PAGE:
It survived for a few years with the Nile Queen line of products, but eventually both companies (The Kashmir Chemical Company and the Nile Queen Corporation) were dissolved in December of 1926.(25) Although it eventually failed, Nile Queen continued to promote its products with positive messages in the black press.
It alerted consumers to the possibility that a company employed black Americans, and it invested in the black community.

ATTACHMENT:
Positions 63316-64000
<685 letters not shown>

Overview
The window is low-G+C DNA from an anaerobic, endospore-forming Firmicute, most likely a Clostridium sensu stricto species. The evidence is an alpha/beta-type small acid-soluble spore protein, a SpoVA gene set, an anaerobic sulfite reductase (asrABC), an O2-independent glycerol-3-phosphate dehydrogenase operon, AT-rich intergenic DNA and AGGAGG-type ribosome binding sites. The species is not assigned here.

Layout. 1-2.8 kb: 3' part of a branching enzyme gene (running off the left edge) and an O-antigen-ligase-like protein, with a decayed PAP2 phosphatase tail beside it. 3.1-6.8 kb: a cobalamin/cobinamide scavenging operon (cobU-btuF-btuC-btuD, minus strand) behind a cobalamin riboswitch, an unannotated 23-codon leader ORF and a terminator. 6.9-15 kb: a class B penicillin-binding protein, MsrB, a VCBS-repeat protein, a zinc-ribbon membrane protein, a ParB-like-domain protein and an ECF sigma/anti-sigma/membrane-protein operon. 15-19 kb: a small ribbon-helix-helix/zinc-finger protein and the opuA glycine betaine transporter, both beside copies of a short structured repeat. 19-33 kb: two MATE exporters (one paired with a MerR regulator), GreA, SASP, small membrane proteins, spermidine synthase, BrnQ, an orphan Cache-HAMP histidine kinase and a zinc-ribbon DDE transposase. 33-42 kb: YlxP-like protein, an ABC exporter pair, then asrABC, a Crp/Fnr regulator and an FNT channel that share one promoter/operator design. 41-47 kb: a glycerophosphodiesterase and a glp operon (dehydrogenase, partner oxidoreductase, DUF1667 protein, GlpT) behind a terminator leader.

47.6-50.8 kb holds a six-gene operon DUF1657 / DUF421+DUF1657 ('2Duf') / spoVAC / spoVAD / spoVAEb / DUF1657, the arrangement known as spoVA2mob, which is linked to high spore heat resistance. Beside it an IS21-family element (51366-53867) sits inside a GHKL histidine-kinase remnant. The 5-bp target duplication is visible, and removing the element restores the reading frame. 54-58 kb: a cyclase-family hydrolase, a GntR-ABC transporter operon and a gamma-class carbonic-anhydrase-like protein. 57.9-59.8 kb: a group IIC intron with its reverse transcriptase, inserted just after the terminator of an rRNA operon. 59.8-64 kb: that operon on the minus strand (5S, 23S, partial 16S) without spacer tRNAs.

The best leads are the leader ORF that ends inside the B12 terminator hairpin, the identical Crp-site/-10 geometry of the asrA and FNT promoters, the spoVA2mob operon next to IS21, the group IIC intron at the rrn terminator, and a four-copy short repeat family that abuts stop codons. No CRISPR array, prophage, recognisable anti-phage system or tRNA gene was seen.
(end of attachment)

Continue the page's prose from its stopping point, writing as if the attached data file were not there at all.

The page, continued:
Selling door-to-door was a necessity to black companies, since retailing was underdeveloped in the black neighborhoods they served, and since access to the shelves of the few retailers in black neighborhoods was further limited due to racial discrimination by white and Jewish store owners.
Typically, a larger mainstream firm marketed their products through drug stores owned by mainstream corporations and Jewish merchants in the black community, and the challenge would be to get black consumers into the drug stores to buy those products.